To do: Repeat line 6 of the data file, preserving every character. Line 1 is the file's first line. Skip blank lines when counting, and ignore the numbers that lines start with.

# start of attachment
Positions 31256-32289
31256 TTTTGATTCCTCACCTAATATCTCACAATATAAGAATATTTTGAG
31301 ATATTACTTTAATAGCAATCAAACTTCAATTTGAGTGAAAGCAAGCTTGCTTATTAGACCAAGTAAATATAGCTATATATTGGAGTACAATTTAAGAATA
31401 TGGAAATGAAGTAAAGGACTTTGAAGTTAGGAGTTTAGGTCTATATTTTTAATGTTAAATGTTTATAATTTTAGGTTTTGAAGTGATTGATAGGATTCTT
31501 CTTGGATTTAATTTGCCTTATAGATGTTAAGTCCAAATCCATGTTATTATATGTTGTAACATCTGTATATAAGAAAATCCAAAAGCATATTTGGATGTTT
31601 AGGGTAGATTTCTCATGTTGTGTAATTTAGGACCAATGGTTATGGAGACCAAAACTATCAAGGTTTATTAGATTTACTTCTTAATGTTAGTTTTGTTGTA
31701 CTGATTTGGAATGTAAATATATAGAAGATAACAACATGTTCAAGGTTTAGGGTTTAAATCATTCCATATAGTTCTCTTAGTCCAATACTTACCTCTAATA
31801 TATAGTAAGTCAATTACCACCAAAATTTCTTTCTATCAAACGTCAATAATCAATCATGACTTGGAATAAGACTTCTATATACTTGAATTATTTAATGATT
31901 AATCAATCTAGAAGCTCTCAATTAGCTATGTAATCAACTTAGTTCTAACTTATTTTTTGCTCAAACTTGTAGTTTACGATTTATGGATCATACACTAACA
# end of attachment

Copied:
31601 AGGGTAGATTTCTCATGTTGTGTAATTTAGGACCAATGGTTATGGAGACCAAAACTATCAAGGTTTATTAGATTTACTTCTTAATGTTAGTTTTGTTGTA